Mattress shoppers should take several factors into account when selecting the size of their new bed. These considerations include bedroom size, target price, and the number of people who plan to sleep on the mattress. Most mattresses sold today are available in six sizes: Twin, Twin Extra Long (XL), Full/Double, Queen, King, and California King. In addition, some models are sold in specialty and/or custom sizes.
This guide looks at similarities and differences between Full (or Double) and Queen sizes. First let’s look at some basic differences between these two sizes.
Key Differences and Similarities between Full/Double and Queen Sizes
54″ (4 1/2′)
75″ (6 1/4′)
80″ (6 2/3′)
Ideal Bedroom Size
Minimum: 8 1/2′ x 10 1/4′ Maximum: 10 1/2′ x 10 1/4′
Minimum: 9W’ x 11L’ Maximum: 11W’ x 11L’
$550 to $800
$800 to $1,200
Ideal Sleeping Arrangement
Single sleeper who is average height and prefers some extra sleeping space.
Single sleeper who prefers abundant space or couples that do not require much extra space.
Pros and Cons of a Full/Double Size
The Full size, also known as a Double, measures roughly fifty-four inches (54″) wide by seventy-five inches (75″) long. This size offers a compromise between the standard Twin (39W” x 75L”) and standard Queen (60W” x 80L”) sizes. It is widely used in commercial accommodations, such as double-bed hotel rooms, college dormitories, and healthcare facilities.
Less space required: Because Full/Double mattresses are slightly thinner and shorter than Queens, they will fit into bedrooms with smaller dimensions.
Lower price-point: With few exceptions, Full/Double mattresses are typically $100 to $400 cheaper than Queen-size designs of the same model. However, the average price-point of a Full/Double varies by brand, model, and mattress type. Sheets for Full/Double mattresses are usually less expensive than Queen-size sheets, as well.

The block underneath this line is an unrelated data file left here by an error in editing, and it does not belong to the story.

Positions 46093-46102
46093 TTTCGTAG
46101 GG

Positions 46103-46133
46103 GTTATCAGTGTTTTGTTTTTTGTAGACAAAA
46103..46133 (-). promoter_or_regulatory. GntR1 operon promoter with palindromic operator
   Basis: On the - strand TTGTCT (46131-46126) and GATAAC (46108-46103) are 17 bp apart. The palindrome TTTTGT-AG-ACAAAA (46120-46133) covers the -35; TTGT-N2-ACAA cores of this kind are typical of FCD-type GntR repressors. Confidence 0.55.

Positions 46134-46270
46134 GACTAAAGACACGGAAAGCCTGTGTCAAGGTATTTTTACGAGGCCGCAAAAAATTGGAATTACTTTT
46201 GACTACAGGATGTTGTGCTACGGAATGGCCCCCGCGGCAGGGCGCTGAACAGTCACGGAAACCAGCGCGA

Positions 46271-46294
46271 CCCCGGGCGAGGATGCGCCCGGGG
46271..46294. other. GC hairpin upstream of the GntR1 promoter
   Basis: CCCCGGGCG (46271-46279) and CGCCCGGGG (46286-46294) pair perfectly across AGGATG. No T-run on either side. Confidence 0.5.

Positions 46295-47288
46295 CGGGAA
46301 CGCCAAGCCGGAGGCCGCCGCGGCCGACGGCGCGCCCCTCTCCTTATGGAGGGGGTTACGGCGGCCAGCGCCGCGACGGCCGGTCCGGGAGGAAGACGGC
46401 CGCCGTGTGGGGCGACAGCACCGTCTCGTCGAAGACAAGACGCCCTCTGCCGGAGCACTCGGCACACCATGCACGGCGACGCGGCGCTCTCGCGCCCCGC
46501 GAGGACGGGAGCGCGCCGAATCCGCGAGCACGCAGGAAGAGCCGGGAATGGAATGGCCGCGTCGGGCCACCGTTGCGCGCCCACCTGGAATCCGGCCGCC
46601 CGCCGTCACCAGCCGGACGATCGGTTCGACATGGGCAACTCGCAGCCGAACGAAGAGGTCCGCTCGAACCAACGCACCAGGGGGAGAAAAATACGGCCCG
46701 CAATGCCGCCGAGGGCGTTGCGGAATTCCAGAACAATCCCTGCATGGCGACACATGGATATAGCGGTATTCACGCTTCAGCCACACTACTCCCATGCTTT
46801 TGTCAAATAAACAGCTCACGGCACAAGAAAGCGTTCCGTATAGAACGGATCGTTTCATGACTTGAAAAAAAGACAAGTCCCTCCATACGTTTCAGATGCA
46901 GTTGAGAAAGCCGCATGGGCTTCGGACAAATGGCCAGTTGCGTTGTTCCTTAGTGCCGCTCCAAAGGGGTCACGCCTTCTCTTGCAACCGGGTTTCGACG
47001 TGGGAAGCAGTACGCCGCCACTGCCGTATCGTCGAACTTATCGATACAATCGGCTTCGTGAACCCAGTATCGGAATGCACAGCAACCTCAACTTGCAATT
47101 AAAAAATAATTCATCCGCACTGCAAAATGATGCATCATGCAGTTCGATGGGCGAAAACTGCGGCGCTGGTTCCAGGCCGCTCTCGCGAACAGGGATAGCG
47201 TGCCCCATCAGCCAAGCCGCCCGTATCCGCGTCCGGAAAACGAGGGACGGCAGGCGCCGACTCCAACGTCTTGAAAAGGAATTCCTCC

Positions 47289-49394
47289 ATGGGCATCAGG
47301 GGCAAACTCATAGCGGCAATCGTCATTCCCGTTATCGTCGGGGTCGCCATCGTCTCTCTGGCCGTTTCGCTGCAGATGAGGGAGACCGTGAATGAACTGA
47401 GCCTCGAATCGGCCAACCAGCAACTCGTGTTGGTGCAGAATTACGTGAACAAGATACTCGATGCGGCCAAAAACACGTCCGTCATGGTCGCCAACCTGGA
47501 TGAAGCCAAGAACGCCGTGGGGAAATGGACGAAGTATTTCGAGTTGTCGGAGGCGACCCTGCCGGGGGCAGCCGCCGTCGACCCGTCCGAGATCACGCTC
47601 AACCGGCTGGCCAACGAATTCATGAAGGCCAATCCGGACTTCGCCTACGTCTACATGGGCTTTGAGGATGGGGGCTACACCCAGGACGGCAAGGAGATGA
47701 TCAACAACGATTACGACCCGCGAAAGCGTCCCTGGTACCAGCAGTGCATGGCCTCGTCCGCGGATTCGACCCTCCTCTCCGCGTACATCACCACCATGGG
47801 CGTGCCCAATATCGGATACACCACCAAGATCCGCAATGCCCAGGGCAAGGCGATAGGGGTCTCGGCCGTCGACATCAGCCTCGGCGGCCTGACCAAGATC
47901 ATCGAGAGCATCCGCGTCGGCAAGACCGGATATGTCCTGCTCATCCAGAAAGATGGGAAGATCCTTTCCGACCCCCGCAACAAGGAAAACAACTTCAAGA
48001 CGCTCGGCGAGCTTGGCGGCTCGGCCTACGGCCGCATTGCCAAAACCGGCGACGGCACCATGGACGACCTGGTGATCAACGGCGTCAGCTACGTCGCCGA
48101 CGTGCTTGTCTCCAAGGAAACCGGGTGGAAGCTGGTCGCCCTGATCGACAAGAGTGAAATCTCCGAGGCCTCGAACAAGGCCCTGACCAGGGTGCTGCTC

Extra space for single sleepers: A Full/Double mattress is suitable for single sleepers that like additional sleeping space; comparatively, Twin and Twin XL models offer little to no extra space for single sleepers.
Wide availability: Most mattress models are available in a Full/Double size.
Lighter and easier to move: The average Full/Double mattress weighs less than 80 pounds, making them fairly easy to move and maneuver without assistance compared to Queens.
Some drawbacks of a Full/Double mattress include the following:
Not couple-friendly: Full/Double mattresses are not designed for more than one person, making them unsuitable for couples.
Too small for larger rooms: While a Full/Double mattress will fit in some bedrooms that are too small for a Queen-size model, they may look out of place in bedrooms that cover above-average areas.
Too short for exceptionally tall people: A Full/Double mattress measures 75 inches in length, meaning it will be too short for anyone who stands at 6’3″ or taller.
Pros and Cons of a Queen Size
Queen mattresses are the most popular size, accounting for roughly 40% of all mattress sales. The Queen is considered an industry standard, and many manufacturers will use Queen prices as default display prices on mattress product pages.